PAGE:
KEY WEST, Fla. – This beautiful small island is like its own country: People don’t like to be ordered around, especially when it disrupts commerce. And business here is all about tourism, fishing and drinking.

Major emphasis is placed on the latter. Live and let overly indulge is the way of things, and that applies to men who walk down the main drag with parrots on their head, just for the heck of it, as well as to old timers who congregate on the sidewalk to share morning beers.

Hurricane Ike made no never mind to the 25,000 locals who call the southernmost city in the continental U.S. their home. Some boarded up. Many did not. On Monday, as the wind picked up and the skies clouded over and Ike appeared headed for points south and west, they gathered to watch the storm blow by.

In hard-backed chairs lining a narrow sidewalk, 72-year-old Jerry Walker sat with old friends, drinking beer wrapped in paper bags and watching over the neighborhood. “I’m not ever going to leave here until they carry me out in a pine box,” he said with a broad grin. “I was born and raised here. Weather don’t scare me.”

Like his father before him, Walker worked a shrimp boat until he retired 10 years ago. He lives in public housing in an enclave called Bahama Village, a working-class neighborhood of close-set houses, some no bigger than a shotgun shack. Walker’s father came from the Bahamas, and Walker was born here. “I’ve been here for every hurricane. I never leave. I’ve never lost nothing.”

His friend, Tex Gilbert, nodded in agreement. “We’re not afraid of nothing,” he said, taking a long drag on his ever-present cigarette. “I’ve always been independent. That’s just the way people are here.”

Some folks didn’t even bother to bring in the laundry. A few blocks away, white shirts and under shorts flapped on a front-yard clothes line. Locals with sun-bleached hair and chestnut tans pedaled by on beach cruisers and walked along the water. That is not to say the city teemed with everyday life. Most were at home.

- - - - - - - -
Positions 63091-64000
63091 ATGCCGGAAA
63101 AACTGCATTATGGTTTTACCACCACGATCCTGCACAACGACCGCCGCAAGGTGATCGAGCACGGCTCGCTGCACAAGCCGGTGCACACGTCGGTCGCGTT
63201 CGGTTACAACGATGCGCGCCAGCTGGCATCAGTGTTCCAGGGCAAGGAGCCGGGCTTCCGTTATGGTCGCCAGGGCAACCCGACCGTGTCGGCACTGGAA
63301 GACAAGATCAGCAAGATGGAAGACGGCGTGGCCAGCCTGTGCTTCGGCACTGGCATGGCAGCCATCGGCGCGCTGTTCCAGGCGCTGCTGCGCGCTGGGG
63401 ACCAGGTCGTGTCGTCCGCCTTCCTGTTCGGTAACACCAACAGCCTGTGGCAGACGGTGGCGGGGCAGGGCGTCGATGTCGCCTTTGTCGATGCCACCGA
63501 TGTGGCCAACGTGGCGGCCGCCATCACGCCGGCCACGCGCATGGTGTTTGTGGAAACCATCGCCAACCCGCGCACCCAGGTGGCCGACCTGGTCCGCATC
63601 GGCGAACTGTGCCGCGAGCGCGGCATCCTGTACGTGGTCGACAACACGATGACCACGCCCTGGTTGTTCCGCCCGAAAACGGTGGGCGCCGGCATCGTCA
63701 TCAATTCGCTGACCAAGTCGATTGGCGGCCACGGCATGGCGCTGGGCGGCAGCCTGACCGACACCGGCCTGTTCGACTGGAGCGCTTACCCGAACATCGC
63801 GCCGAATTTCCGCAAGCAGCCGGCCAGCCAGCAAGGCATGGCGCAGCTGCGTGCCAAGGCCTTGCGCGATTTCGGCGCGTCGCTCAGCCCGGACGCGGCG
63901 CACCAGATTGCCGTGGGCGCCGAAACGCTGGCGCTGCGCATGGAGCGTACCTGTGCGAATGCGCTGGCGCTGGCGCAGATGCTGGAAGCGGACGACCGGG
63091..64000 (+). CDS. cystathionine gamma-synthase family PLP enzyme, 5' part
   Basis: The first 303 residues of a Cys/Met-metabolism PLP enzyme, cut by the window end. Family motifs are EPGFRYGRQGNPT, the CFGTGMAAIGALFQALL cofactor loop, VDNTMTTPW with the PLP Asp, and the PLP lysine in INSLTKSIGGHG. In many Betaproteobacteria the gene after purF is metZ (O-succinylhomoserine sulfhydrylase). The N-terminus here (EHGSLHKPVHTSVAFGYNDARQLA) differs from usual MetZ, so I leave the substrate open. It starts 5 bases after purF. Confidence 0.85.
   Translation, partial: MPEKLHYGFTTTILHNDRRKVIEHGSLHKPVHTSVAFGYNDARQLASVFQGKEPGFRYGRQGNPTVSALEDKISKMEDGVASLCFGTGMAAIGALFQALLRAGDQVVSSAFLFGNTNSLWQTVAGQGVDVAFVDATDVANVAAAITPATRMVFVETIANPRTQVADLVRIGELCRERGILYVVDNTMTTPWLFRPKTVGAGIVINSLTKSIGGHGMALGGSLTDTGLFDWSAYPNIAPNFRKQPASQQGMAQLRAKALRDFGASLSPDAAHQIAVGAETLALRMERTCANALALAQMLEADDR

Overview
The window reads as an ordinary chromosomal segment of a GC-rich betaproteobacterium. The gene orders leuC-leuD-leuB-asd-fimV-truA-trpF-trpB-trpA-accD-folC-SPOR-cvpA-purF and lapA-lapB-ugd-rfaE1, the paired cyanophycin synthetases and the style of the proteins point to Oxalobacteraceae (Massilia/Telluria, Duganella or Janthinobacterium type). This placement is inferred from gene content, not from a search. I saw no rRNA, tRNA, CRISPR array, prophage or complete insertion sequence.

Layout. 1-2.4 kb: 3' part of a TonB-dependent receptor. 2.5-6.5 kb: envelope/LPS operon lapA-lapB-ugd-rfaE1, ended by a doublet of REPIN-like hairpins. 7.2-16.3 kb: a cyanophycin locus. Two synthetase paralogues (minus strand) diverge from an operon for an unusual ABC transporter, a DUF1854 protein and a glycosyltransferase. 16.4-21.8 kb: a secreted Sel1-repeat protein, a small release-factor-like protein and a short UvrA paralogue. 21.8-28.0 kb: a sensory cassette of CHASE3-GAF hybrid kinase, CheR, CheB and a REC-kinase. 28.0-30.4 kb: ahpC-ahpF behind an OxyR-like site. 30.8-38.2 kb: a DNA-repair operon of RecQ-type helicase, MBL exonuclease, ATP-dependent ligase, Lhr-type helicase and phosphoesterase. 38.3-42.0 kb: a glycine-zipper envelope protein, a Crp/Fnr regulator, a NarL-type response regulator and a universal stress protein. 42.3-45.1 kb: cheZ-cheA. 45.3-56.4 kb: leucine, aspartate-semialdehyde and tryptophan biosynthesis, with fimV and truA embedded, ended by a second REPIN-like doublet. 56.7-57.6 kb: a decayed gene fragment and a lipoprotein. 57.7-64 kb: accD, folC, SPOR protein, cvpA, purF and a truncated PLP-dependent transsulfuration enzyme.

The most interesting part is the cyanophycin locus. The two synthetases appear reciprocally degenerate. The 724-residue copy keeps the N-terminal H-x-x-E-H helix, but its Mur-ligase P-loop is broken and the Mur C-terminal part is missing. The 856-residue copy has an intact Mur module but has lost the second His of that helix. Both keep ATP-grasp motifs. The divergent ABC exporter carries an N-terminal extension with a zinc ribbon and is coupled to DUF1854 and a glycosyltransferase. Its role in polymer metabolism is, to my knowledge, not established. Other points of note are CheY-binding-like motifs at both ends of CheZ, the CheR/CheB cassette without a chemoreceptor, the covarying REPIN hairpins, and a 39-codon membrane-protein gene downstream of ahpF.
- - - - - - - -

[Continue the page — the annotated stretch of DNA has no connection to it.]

The tourists, an estimated 20,000, had fled to higher ground over the past few days. But like the nature of this out-of-the-way place, where it is easy to lose one’s ambition, a hurricane warning wasn’t going to ruin anyone’s good time.

On Stock Island, where commercial lobster boats dock at the fish house to sell their wares, Jesus Medero and a rugged group of fellow seamen slammed tiles in a raucous game of dominoes. Medero had lashed down the 39-foot lobster boat owned by his cousin and they had tied it snugly to the dock.

The rest was out of their hands.

On Sunday, they had motored out to their 1,800 traps and hauled them to deeper waters, where storm waves hopefully would not bash them into useless bits of wood. “We just wait,” he said, as wind whipped off the emerald water, bending the palm trees and carrying the heavy scent of countless shell fish heaved onto these docks. “We just wait until the storm goes by.”

That ruggedness, and that surrender to things beyond a fisherman’s control, has drawn immigrants to these rich waters for centuries. It drew hard-living, hard-drinking temporary residents such as Ernest Hemingway and Tennessee Williams.

In the 1800s, arriving Bahamians were called Conchs (pronounced “conks”), for harvesting the local conch shells and their meaty inhabitants. Overfishing nearly wiped out the local delicacy, whose meat has to be pounded into submission before being breaded or fried or put into stew. Now a protected species, local conch has been replaced by imports from the Bahamas.

The name, as it applied to residents, stuck. People born here are said to be salt-water Conchs; those who have lived in the area for less than seven years are called fresh-water Conchs. Then there are the part timers, which include Hemingway, who reportedly wrote “A Farewell to Arms” here while awaiting delivery of a Ford roadster, and playwright Williams, who is said to have written a first draft of “Streetcar Named Desire” while staying in the popular La Concha hotel.

But they are, for all intents and purposes, bone-fide Conchs in a city whose airport welcomes visitors not to Key West, but to the “Conch Republic,” an entity that made a symbolic declaration that it was separate from the United States during the 1980s when immigration checks choked off tourism.

Key West prevailed and the vehicle searches faded. Tourism bloomed anew. But folks here still don’t like to be messed with. That includes evacuation orders.

“It’s just going to make them angry if you tell them to get out,” said Walker, enjoying the shade of a low-hanging tree in his regular sidewalk spot. “They don’t listen. They want to decide themselves.”


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